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Grow up

Mike Waller, the redoubtable former publisher of The Sun, growled menacingly every time he received a memo on some means to grow the business. He appointed an assistant whose task, one among many, was to keep that obnoxious construction from reaching him. A good man, Mike Waller, and — you might have guessed — a former copy editor.

This week an urgent message arrived from Editrix about grow the business: “I've found myself locked in mortal combat with some of my readers regarding this topic, and I'm curious about what your position is.”

As it happens, the worthy Kathy Schenck in Milwaukee has addressed the same point at Words to the Wise.

Here’s the deal. Grow exists in both intransitive and transitive senses. If you can grow cotton and you want to grow a business, the language can accommodate you. The latter usage may annoy you, as it does Mike Waller; but if it should stick in the language, then hard cheddar. At the moment, the people who find it a vapid vogue usage will shun it, and the people who like it will not let it go. Language permits you to choose the option you prefer.

So there’s no serious objection to it on linguistic grounds, and the objection on aesthetic grounds comes down to individual preference.

My objection to grow the business is over its meaninglessness. Does grow the business mean to increase profits? Achieve greater productivity through increased efficiency? Introduce new products or services? Expand the customer base? Introduce subsidiary operations? Some of these? All of these? Who knows?

Meaninglessness is overstated. Grow the business, like all cant phrases, does have a meaning, but it’s not the ostensible one. It is a signal for people who sit in meetings and write memos. It is like the secret handshake or the foot-tapping on the floor of the men’s room stall; it signals I am one of you, and, having accomplished that, it need carry no further freight.

I work at a daily metropolitan newspaper. I have listened to people talk about growing the business for a decade, a period during which the newspaper business, The Sun included, has steadily reduced the scope of its operations and the number of employed journalists. You will perhaps excuse me if my response to talk of growing the business is a short, sardonic bark.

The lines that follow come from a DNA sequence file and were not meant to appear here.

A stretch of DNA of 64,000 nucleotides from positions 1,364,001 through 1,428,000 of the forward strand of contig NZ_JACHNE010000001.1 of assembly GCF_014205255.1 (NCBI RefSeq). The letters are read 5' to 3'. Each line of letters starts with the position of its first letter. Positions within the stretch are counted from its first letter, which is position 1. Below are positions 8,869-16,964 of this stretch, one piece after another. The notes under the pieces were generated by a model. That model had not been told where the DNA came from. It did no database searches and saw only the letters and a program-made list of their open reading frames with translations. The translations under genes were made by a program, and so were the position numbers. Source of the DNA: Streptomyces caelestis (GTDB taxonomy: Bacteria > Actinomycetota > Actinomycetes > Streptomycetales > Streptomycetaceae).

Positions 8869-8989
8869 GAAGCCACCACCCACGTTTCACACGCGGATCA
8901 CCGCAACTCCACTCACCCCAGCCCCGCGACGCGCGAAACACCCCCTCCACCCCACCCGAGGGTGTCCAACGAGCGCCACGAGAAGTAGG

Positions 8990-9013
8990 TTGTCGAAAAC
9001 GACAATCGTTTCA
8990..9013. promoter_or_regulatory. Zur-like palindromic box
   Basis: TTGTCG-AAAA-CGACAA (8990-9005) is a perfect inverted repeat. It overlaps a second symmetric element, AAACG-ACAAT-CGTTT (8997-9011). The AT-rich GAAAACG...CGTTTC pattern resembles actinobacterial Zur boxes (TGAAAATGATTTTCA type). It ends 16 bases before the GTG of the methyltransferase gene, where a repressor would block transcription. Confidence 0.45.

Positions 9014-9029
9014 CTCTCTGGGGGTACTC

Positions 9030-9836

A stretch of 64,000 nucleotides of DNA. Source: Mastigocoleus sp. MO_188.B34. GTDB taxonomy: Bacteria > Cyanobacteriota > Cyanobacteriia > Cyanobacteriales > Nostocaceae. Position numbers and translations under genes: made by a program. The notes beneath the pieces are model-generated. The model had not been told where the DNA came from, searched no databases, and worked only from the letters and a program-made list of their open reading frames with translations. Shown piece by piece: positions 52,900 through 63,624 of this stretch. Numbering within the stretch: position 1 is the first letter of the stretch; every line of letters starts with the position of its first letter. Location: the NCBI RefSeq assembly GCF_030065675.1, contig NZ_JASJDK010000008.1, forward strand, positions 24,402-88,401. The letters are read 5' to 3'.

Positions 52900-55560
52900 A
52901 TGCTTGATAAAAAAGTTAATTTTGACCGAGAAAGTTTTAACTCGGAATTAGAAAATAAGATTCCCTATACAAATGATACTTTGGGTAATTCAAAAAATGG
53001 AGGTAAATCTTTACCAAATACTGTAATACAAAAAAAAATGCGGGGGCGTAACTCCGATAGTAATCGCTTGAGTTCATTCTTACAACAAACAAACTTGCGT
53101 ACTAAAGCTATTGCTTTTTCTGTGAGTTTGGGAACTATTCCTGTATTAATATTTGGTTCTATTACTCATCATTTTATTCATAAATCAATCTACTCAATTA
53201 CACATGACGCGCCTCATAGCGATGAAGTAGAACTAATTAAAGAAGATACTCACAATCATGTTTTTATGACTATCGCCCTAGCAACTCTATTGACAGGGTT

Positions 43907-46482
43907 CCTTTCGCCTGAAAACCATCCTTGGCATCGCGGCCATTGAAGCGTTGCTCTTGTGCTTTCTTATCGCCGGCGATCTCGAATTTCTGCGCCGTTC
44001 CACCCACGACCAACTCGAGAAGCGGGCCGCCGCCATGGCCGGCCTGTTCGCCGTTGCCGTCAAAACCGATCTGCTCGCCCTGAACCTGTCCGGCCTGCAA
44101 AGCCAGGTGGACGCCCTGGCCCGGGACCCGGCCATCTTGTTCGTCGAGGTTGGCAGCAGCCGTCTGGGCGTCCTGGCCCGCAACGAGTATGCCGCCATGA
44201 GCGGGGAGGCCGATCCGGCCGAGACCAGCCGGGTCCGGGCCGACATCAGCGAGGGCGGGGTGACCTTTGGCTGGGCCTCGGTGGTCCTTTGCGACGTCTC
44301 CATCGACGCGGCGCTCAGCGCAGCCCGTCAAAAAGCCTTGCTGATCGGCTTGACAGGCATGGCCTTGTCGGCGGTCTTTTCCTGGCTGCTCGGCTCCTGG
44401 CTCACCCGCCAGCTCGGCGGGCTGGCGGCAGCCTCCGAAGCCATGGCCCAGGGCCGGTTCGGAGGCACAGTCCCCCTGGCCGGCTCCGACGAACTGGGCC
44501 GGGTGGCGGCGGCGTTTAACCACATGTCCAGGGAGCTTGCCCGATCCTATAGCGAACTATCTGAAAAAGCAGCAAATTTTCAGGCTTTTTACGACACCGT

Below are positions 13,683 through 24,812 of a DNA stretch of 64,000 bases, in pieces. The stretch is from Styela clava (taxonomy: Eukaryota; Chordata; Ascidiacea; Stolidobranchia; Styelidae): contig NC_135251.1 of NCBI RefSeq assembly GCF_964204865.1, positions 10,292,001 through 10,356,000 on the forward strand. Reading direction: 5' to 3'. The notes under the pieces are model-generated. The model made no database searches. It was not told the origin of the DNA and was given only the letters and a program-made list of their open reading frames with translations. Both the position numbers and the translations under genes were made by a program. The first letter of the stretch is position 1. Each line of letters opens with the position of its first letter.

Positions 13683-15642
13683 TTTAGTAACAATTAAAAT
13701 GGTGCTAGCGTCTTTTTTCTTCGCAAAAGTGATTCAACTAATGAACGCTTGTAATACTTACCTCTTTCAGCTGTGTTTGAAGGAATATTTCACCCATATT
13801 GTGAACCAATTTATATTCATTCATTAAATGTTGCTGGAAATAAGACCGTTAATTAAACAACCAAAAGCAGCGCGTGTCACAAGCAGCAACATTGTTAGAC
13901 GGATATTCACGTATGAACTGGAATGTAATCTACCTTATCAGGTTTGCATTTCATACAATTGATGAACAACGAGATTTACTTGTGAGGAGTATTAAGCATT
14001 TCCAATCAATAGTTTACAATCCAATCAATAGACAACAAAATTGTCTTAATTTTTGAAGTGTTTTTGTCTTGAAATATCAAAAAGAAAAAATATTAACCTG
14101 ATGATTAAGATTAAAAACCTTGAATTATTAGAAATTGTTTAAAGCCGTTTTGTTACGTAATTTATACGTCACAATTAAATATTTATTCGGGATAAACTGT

Posted by John McIntyre at 11:02 AM | | Comments (6)


You're right that the term is fully embraced in Businessese, although business people talking to other business people -- well, that's the way they talk, and they're not really accountable to others for it. They seem to understand what their peers are saying, at least, and too bad for us. If you can't stand the meet, get out of the boardroom, one might say. Weakly, ha.

In terms of semantics, "grow" as a transitive verb is (IMO) no weaker than phrases like "increase" used transitively or as a noun ("an increase in business"), or "grow" used intransitively ("the business grew ten-fold in a year"). Which is to say, they're all equally vague, and on that ground, one should shun (or at least define) any of them. I do hope that those who object to "grow the business" are equally vigilant in calling out the imprecision of any other such construction.

Poor John, you are far too close to the newsbiz trees to see the corporate forest.

My objection to grow the business is over its meaninglessness.

Somehow I suspect your real objection is about verbs and adjectives; and it's hardly meaningless. But it can and does get a VERY flexible and contextual usage.

Does grow the business mean to increase profits? Achieve greater productivity through increased efficiency? Introduce new products or services? Expand the customer base? Introduce subsidiary operations?

Some of these? All of these?


Who knows?

As your accountant. Better yet ask Jay Hancock. He'll sort it out, and maybe even buy the two Martini's it will take to do that explanation properly (getting us back to context and usage). ;)

People who talk about growing the business are certainly skilled at spreading fertilizer around.

Speaking of meaninglessness, it has always struck me that the term "intelligent design" is at the very least redundant. Surely any design implies some sort of intelligence behind it, doesn't it? I'm not interested in discussing the merits of the theory (an endeavor best left to scientists) but would like to know your opinion about the label itself (a label which sounds peculiarly unscientific). Thanks for any insight you can give on this possibly touchy topic.

I don't see the vagueness: growth has a pretty clear relationship to size, and so in this context it seems clear, to me at least, that growth is talking about increased turnover. This also follows from the parallelism with economic growth, a usage that I guess few would object to.

I find the phrase uncomfortable as well, though for syntactic reasons rather than semantic ones. It seems to me that transitive "grow" should take a general referent as its object, not a specific one. As John says, you can grow cotton, but is it right to say that you can grow a specific cotton plant? Maybe nurture, or tend, or even raise, but grow? It's so impersonal.

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About John McIntyre
John McIntyre, mild-mannered editor for a great metropolitan newspaper, has fussed over writers’ work, to sporadic expressions of gratitude, for thirty years. He is The Sun’s night content production manager and former head of its copy desk. He also teaches editing at Loyola University Maryland. A former president of the American Copy Editors Society, a native of Kentucky, a graduate of Michigan State and Syracuse, and a moderate prescriptivist, he writes about language, journalism, and arbitrarily chosen topics. If you are inspired by a spirit of contradiction, comment on the posts or write to him at
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